First hours with your baby

First hours with your baby

After the birth of your baby, a new world and a great adventure begins. Knowing in detail what is going to happen in those first hours is essential for you to be calm and know how to react if necessary.

Skin-to-skin contact and first feeding

After birth, the ideal space for a baby is its mother’s body. It is there that your baby will begin to use all their instinctual behaviors that will allow your little one to reach the nipple and breastfeed. Babies know how to do this on their own, and they just need to be given the time to do it.

When a baby is placed on its mother’s naked body immediately after birth, we speak of immediate skin-to-skin contact. All the routines that apply to the baby can wait; the baby will weigh and measure the same after the first feeding. Nor is it necessary to perform any hygienic procedures such as cleaning or vacuuming the nostrils. Of course, there is plenty of time to cut the umbilical cord, and this can be done on top of the mother when the cord has stopped beating.

The baby should be placed draped over the mother’s body and allowed freedom of movement so that it can begin to crawl and creep to reach the breast on its own. This process lasts between 50-70 minutes, and it is very important not to intervene or force the baby to breastfeed. The mother should only contain his body and allow his movements. Patience (and the support of others) is the key to achieving this.

When this contact occurs within half an hour after birth, we no longer speak of immediate contact but of early contact. Normally, if this moment has been delayed, it has been to measure and wash the baby, which can interfere with the baby’s ability to reach the breast. The baby’s whole body is born bathed in amniotic fluid, and that is the same smell as colostrum. In newborns, the sense of smell is very powerful and allows them to recognize the smell of their mother, knowing how to differentiate it from the smell of other mothers.

If this first feeding occurs, it has been scientifically proven to have a positive benefit on the success of breastfeeding both in the short and long term: less chance of the mother suffering from engorgement, better latch-on, and longer duration of breastfeeding.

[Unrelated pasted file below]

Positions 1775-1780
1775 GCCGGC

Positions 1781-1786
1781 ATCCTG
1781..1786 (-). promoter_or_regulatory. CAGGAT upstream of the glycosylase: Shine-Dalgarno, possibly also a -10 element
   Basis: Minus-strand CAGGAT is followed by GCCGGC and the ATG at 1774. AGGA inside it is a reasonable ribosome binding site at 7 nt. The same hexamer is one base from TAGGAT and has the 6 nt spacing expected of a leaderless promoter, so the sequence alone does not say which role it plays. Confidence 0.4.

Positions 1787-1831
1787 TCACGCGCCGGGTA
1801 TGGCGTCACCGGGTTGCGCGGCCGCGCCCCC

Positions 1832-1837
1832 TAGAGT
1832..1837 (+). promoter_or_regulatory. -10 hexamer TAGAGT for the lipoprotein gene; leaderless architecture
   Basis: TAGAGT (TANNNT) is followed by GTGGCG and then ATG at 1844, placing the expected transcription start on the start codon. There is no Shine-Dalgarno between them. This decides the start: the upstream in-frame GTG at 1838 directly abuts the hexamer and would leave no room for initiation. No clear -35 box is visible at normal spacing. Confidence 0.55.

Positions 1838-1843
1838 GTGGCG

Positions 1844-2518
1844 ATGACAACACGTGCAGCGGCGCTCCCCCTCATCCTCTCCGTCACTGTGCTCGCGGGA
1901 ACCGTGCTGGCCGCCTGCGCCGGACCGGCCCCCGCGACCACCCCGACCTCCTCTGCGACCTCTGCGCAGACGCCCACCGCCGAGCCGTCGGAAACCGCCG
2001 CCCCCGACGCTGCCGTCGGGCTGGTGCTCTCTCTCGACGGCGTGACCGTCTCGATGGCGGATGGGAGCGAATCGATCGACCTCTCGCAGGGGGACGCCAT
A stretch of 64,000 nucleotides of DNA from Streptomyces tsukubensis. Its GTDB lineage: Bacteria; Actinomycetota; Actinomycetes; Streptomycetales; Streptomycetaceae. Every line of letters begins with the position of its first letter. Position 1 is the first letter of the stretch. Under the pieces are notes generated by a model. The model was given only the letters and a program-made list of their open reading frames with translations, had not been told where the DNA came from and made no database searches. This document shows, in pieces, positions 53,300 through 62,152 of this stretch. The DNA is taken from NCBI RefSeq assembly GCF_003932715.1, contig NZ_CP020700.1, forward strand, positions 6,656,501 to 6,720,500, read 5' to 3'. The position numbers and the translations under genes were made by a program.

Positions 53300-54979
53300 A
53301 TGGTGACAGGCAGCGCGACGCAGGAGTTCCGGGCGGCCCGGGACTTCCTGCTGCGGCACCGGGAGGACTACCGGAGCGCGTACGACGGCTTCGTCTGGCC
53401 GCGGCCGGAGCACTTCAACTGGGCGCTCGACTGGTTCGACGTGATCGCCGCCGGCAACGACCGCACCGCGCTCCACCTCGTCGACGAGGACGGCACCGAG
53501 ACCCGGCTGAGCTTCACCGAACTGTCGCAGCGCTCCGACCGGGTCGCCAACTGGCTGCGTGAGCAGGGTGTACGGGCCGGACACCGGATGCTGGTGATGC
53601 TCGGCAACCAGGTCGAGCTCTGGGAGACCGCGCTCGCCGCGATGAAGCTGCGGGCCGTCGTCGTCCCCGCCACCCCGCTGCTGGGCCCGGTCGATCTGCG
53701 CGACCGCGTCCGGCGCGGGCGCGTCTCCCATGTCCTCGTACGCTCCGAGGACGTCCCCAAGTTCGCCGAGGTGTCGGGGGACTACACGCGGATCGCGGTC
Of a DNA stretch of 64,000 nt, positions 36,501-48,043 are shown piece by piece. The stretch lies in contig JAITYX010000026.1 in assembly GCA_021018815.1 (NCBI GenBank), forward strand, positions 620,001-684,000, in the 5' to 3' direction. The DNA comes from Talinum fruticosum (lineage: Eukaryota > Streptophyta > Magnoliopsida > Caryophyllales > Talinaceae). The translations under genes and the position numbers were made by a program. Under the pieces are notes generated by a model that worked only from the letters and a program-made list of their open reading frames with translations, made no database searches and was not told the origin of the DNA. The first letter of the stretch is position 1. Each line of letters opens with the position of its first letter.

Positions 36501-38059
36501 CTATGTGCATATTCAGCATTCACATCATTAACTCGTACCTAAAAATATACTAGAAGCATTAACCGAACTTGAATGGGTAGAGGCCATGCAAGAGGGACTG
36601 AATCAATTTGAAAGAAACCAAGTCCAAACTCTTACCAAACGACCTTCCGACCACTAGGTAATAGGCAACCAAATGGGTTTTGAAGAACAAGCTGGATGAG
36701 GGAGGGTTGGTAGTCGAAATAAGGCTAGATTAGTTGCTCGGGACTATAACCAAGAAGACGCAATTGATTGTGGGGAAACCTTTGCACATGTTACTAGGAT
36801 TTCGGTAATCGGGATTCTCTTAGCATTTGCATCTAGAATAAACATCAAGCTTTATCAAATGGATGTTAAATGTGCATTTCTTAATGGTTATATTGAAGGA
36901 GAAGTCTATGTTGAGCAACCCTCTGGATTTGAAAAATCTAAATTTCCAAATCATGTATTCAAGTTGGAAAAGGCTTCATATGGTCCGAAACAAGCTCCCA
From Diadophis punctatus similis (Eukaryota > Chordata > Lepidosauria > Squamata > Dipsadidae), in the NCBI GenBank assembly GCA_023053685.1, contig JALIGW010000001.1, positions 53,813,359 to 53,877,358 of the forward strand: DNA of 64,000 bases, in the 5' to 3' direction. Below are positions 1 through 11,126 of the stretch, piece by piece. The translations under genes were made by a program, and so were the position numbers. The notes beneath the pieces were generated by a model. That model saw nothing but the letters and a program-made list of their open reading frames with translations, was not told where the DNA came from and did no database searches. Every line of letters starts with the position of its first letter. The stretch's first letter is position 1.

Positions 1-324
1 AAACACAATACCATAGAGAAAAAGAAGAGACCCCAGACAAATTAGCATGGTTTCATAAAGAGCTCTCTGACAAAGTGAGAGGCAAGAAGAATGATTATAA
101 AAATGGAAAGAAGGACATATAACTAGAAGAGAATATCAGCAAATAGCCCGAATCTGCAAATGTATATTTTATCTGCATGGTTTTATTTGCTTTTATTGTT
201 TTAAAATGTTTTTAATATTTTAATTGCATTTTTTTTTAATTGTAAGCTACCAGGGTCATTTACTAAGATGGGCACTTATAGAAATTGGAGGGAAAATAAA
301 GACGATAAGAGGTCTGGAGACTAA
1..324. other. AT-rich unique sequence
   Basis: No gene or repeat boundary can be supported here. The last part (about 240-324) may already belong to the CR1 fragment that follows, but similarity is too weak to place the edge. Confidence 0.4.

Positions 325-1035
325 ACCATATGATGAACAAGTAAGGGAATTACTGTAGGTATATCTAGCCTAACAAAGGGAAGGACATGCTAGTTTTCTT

If this first encounter does not take place in the delivery room, there is still time. Once in the room and if less than two hours have passed and the baby is active, we can put the baby skin-to-skin and let them latch on by themselves.

If not, and they fall asleep, you can maintain skin-to-skin contact, which ensures that the baby will not have to expend energy to warm up, and you will avoid weight loss in this simple way.

The baby is born in a state of alertness, ready to breastfeed

When a baby is born, it is full of noradrenaline, a hormone that predisposes it to be attentive and ready to breastfeed. In these first two hours of life, he may be awake and active, wanting to latch on to the breast and protesting the moment he is separated from his mother’s body.

When a baby latches on to the breast on his own, he is more likely to latch on well and not cause pain. Pain is not part of breastfeeding; what you may notice is a prick-like sensation at the time of latching on. It is a brief and fairly intense sensation that should go away within seconds of starting the feeding, and it has a hormonal cause and is not related to the baby latching on. If the pain persists throughout the feeding or the pain increases, call for help because something is wrong.

After this period of activity comes the great sleep. Lethargy is a period in which the baby and mother have time to recover from the birth. The baby will sleep for several hours (about 6-8 sometimes if it has nursed effectively for up to 12 hours); it is a normal period, and it is necessary to respect it. Try to rest, because the following days are going to be hectic.

What happens if we have been separated, the baby has not been able to breastfeed, and has fallen asleep?

Things don’t always go as planned. We may not have been able to do the skin-to-skin we wanted and have had to be separated from our baby for the first few hours. If your baby is very sleepy (lethargic) when he is brought to us, and there is no way to wake him up to breastfeed, we can do a manual colostrum extraction so that we can offer it to the baby.

All you need is a spoon and a syringe to collect the colostrum. By doing a little manual extraction, you will be able to get the precious colostrum that you will be able to offer using the syringe-finger technique. Even if your baby is too sleepy, he will accept it with relative ease.

What about low blood sugar?

For a baby who has not breastfed after birth, it is even more important to maintain skin-to-skin contact with you or your partner. This simple gesture will allow them to take advantage of your body heat to keep their temperature stable, avoiding the risk of hypoglycemia (low blood sugar) and weight loss.

To prepare well for those first hours, it may help to attend a breastfeeding support group and prepare the birth plan that should be provided to you at the center where you will give birth.

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